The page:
Anyone who wants to teach the Bible to children can learn from Robert Browning. In “Development,” a little-known poem with a very modern-sounding title, the poet demonstrates the elements of sound learning and teaching through the relationship of a growing and alert son with his perceptive and exemplary father.
The poem begins:
My father was a scholar and knew Greek.
When I was five years old, I asked him once
“What do you read about?”
“The siege of Troy.”
“What is a siege, and what is Troy?”
Father, the story goes, piled up chairs and tables for a town and put his son on top to represent Priam. The cat became Helen, who had been stolen away by cowardly Paris, and her brothers Agamemnon and Menelaus, who were trying to get Helen back again, were represented by the two family dogs. The pony in the stable served for Achilles sulking in his tent, and their page boy became Hector. As Browning puts it, “a huge delight it proved.”
Light From The Languages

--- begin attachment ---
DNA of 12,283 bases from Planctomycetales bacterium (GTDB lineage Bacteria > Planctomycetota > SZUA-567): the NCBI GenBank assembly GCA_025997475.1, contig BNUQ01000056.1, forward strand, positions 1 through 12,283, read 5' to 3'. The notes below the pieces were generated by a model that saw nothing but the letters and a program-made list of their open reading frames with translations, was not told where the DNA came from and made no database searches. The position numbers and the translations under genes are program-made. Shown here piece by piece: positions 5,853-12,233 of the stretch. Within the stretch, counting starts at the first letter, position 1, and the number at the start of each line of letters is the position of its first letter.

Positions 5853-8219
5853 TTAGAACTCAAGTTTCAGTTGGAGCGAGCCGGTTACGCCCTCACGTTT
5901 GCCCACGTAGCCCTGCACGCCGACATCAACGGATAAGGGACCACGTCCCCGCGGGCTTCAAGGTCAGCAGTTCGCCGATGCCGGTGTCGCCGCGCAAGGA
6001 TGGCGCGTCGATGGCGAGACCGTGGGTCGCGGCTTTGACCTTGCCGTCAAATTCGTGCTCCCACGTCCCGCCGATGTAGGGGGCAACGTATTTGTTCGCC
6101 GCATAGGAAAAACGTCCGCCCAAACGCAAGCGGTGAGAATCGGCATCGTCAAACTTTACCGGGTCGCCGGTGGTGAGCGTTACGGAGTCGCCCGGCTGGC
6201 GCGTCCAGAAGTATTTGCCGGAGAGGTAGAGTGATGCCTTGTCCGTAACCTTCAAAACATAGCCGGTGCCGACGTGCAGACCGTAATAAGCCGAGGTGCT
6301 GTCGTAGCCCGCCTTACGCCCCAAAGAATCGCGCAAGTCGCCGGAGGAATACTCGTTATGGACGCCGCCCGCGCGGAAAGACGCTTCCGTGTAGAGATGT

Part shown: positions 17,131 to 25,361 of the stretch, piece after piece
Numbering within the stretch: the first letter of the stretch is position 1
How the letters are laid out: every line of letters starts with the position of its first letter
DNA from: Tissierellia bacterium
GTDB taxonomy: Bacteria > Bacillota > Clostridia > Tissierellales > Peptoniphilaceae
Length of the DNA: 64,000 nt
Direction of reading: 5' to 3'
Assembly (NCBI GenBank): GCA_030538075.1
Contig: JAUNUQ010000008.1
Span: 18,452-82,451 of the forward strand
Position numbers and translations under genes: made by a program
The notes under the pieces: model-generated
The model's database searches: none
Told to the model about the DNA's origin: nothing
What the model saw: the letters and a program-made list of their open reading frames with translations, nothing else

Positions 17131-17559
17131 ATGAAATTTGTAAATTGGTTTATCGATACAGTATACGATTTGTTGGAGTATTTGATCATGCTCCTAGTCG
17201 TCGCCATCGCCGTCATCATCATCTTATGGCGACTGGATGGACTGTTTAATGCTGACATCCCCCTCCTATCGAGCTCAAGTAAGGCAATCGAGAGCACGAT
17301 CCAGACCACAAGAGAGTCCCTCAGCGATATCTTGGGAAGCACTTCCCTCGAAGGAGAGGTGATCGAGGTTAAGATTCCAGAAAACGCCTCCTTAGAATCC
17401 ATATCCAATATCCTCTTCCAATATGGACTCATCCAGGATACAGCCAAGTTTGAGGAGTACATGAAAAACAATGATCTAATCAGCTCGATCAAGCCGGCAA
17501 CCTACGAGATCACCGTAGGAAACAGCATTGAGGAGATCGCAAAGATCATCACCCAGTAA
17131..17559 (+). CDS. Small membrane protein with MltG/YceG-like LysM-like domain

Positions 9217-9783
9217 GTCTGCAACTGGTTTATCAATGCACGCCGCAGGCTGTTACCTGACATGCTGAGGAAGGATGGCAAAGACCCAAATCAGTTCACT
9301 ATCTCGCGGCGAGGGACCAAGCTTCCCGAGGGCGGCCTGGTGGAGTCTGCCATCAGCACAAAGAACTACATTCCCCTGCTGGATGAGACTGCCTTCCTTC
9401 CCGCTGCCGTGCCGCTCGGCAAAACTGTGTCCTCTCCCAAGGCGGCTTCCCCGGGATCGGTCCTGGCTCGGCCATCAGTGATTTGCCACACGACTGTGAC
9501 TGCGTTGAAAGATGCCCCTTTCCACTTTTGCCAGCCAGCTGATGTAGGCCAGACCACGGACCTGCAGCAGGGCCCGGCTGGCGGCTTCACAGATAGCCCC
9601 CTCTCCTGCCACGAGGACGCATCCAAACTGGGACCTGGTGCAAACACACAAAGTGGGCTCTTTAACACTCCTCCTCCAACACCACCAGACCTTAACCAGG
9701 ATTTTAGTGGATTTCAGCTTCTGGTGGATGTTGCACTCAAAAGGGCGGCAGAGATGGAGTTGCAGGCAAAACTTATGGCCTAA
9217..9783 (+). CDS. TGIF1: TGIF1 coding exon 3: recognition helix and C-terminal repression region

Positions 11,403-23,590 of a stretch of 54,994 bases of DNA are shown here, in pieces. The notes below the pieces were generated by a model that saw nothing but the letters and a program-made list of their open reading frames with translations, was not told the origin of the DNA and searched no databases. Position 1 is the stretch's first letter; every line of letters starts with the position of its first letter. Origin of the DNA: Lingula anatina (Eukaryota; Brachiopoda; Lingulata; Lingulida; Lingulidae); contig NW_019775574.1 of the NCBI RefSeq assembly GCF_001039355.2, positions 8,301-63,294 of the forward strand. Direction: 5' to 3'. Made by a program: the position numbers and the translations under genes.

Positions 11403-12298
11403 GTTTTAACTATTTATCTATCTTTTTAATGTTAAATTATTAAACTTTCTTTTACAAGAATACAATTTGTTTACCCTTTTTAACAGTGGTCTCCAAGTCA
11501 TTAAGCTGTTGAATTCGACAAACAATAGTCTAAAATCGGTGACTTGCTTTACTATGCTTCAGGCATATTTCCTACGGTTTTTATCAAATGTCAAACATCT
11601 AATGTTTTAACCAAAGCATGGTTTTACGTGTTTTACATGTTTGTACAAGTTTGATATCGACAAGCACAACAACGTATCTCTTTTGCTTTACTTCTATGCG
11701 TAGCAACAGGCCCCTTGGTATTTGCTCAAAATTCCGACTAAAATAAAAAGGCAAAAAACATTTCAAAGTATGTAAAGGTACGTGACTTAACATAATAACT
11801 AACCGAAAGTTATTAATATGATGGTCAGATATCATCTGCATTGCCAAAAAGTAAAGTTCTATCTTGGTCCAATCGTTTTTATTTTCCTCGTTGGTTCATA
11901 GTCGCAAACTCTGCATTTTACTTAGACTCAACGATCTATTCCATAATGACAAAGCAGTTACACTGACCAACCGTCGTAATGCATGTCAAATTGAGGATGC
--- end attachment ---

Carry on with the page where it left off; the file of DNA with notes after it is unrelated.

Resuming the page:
Several years later, the father found his son and playmates “playing at Troy’s Siege.” The boy ought to know more about this poem, suggested the father. Why not read the translation by Pope?
So I ran through Pope,
Enjoyed the tale—what history so true?
But, remember, “father was a scholar and knew Greek.” Soon the son had his own Greek primer.
Time passed, I ripened somewhat: one fine day,
“Quite ready for the Iliad, nothing less?
Don’t skip a word, thumb well the Lexicon!”
And so after reading Homer’s Iliad in the original Greek, the son fancied himself an authority on both author and poem. But then, introduced by his father to reading the critics on Homer, he was amazed to learn that certain German investigators, especially Wolf, now had “proved” that there never had been a Troy, nor a Homer, ...1
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